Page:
15. Thanks Pat and Josh. I think Josh has nailed it with his last suggestion, which seems to work with any units. The script I am working on is for a worksheet and will populate a single cell with all the door IDs that match a particular door type (and optionally width), comma separated. A door type could be an internal door, an external door, the front door of an apartment, or a patio door of a particular style. Sometimes the doors can vary in size but are otherwise the same type. Something like this: TYPE ID WIDTH ETC | Type A | D01, D04, D07 | 1000 | | | Type A | D02, D03, D05 | 900 | | | Type B | D06, D11, D12 | 1000 | | | Type B | D08, D09, D13 | 900 | | The RunScript() function is so powerful it has prompted me to dip my toes into the python pit.
  16. I have never been able to get things like OPTION, COMMAND, etc to work, however I recall using AUTOKEY in some scripts successfully. It would be good to have reliable modifier key support.
  17. Thanks for the suggestion Josh. Unfortunately it doesn't work as the string remains in scientific notation. If you draw a Space object in a file with units set to mm then run this script: perimValueStr = vs.GetRField( vs.FSActLayer(), 'Space', 'Perim' ) repr(float(perimValueStr)) crit_ = "('Space', 'Perim' = "+ perimValueStr + ")" vs.Message(crit_) you will get this result: ('Space', 'Perim' = 6.4e03) If the units are changed to Ft & Ins, then it doesn't work at all and produces an error (could not convert string to float) as the notation value is too long.
  18. I totally agree Pat. Even though Pascal is verbose compared to Python and doesn't have the same community support or external libraries, it requires special knowledge to understand the syntax. Anyway thanks to you I figured a way to do it, though it only works with files in metric units. If you draw a Space, leave it selected the run this script, you will see the desired criteria string: perimValueStr = vs.GetRField( vs.FSActLayer(), 'Space', 'Perim' ) (Flag, perimValue) = vs.ValidNumStr(perimValueStr) #convert notation string to real number perimValueStr = format(perimValue, '.4f') #convert real back to string to 4 decimal places crit_ = "('Space', 'Perim' = "+ perimValueStr + ")" vs.Message(crit_)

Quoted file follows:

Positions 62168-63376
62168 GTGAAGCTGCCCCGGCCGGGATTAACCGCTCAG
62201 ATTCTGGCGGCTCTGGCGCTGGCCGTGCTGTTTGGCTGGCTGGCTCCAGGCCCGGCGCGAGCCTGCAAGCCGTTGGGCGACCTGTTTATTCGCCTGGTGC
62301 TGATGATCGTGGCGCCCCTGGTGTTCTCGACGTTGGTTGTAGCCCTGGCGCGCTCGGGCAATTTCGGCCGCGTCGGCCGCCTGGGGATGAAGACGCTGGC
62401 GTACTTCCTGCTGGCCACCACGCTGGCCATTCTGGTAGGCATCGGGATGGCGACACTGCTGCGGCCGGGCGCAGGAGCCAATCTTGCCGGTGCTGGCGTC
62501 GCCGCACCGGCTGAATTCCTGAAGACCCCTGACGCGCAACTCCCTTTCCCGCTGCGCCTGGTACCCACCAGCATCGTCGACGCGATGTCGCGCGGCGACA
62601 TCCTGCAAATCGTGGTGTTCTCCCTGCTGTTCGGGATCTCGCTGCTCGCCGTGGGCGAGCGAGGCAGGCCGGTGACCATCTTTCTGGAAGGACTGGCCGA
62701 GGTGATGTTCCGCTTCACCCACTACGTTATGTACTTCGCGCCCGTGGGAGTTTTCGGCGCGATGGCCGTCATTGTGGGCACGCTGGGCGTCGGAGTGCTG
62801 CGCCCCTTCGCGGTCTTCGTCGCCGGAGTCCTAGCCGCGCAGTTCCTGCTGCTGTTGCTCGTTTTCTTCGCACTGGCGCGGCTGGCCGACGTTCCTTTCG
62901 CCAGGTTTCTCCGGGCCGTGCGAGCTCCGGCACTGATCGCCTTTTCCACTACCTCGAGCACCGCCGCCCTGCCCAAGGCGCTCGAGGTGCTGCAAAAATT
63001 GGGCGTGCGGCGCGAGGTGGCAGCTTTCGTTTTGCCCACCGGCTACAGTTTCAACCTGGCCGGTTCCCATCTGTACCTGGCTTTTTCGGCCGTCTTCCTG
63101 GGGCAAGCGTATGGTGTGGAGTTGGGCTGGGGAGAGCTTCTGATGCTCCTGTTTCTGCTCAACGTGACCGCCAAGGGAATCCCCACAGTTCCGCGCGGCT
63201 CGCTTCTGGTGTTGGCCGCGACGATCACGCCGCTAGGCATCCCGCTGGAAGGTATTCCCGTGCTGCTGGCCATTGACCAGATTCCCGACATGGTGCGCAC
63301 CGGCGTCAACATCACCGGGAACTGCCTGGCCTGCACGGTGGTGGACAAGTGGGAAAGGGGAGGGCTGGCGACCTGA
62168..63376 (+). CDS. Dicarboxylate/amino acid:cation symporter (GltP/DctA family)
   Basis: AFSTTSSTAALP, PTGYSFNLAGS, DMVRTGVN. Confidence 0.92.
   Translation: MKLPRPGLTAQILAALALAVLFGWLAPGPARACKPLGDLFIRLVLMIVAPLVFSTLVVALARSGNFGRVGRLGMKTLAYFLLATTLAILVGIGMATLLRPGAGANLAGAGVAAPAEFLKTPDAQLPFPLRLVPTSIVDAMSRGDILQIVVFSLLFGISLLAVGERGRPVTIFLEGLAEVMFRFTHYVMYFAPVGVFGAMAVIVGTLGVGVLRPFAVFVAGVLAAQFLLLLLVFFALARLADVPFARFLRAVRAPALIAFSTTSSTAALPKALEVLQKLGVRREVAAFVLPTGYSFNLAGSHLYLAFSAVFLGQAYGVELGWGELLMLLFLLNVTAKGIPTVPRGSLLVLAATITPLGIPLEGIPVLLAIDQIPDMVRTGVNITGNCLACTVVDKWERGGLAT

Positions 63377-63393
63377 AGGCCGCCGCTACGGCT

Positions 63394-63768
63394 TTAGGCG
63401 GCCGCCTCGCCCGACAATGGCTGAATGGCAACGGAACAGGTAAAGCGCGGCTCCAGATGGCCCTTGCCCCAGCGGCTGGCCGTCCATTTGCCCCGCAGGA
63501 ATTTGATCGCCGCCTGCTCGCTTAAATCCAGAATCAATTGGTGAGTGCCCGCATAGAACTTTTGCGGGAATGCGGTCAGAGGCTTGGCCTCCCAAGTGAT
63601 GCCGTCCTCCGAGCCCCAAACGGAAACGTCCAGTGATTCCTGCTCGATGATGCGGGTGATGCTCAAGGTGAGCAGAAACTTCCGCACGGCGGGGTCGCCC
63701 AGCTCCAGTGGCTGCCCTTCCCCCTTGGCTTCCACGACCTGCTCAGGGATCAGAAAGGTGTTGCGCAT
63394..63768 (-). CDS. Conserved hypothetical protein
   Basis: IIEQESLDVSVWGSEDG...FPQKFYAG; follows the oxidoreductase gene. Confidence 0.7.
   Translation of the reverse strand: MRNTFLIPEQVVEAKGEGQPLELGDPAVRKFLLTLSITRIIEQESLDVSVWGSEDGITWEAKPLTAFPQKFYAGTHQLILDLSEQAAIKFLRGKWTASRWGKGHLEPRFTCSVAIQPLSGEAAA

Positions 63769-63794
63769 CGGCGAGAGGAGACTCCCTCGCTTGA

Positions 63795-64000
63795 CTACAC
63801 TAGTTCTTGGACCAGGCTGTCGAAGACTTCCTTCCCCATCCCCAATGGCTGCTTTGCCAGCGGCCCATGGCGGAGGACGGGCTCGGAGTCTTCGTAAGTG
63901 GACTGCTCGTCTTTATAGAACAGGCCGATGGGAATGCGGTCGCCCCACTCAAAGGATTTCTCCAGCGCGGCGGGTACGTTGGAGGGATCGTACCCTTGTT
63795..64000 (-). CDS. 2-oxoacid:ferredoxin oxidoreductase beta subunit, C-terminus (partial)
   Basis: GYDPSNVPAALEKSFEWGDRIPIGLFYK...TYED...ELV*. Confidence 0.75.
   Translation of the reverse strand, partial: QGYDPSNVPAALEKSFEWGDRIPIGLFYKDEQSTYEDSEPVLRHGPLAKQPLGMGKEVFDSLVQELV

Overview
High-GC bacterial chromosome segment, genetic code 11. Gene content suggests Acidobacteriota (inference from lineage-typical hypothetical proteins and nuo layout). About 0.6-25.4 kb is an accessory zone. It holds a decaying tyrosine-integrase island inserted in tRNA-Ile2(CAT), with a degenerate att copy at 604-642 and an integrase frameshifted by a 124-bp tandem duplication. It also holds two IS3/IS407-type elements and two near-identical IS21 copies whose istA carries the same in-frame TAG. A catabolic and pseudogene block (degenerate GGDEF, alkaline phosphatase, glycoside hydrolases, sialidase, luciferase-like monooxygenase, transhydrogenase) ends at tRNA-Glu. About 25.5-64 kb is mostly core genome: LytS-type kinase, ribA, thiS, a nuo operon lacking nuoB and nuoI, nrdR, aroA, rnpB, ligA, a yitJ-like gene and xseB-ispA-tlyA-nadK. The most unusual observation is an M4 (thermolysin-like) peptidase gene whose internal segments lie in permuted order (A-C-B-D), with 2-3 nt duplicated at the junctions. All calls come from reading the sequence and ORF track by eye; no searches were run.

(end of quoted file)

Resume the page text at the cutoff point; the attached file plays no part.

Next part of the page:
19. Nice try Pat. It still produces an error. It doesn't like the 'f'. Run this snippet to see it: widthValue = '9e02' format(widthValue, 'f') vs.Message(widthValue)
  20. Well I guess you are correct Pat, and thanks for your reply. It is already a number expressed in scientific notation, but that can't be used in a criteria string. This is the error it gives: Error: Unable to parse Search Criteria. Database(('Space'.'Perim' = 9e02)) so I need a way to change this: perimValue = 9e02 to this: perimValue = 900 Any ideas on that one?
  21. Sometimes when you use GetRField() to return a dimension value from a PIO, it returns the value in scientific notation, so a value of 900 (mm) becomes 9e02. You can use Str2Num('9e02') to convert this to a real number, however this does not work in python and produces this error: Type Error. Can't convert 'float' object to str implicitly. Here is a code snippet: perimValue = vs.Str2Num(vs.GetRField( h, 'Space', 'Perim' )) crit_ = "('Space'.'Perim' = "+ perimValue + ")" vs.ForEachObject(DoIt, crit_) The equivalent in Vectorscript works OK. Thanks for any ideas. Julian
  22. I think I worked it out but the result is odd. Using GetVectorFill() you can get the name of the fill. Then using GetType(GetObject(FillName)), you get the object type as follows: Hatch: 66 Tile: 108 Image: 119 Gradient: 120 Here is the test code I used, which works on the fill of the selected object: Procedure T; VAR h : HANDLE; s1 : STRING; n : LONGINT; Flag : BOOLEAN; BEGIN h := FSActLayer; n := GetFPat( h ); s1 := Index2Name(n); Flag := GetVectorFill(h, s1); message( n , ' ', s1, ' ', GetType(GetObject(s1))); END; Run(T);
  23. Anyone know how to get the type of fill (hatch, tile or image) associated with an object? I know that GetFPat() will return a negative number for these fill types and you can get the name of the fill using GetVectorFill(), however this doesn't give you the fill type. There must be a way?? Thanks, Julian
  24. This works for me in many cases: FOR i := j DOWNTO 0 DO RemoveChoice(gDialog1, 29, i); Perhaps you need to go backwards? Julian
  25. The only way to achieve this would be to move the symbol instance into the profile group of the PIO, then copy the 3D components from that symbol instance into the PIO. You could do this by cycling through all the objects in the symbol, duplicating anything that is 3D (use GetType()), then using SetParent() to move it from there to the PIO. If the symbol contains planar objects, then you will also need to check if 2D objects are planar and if so, duplicate and move them as well. Julian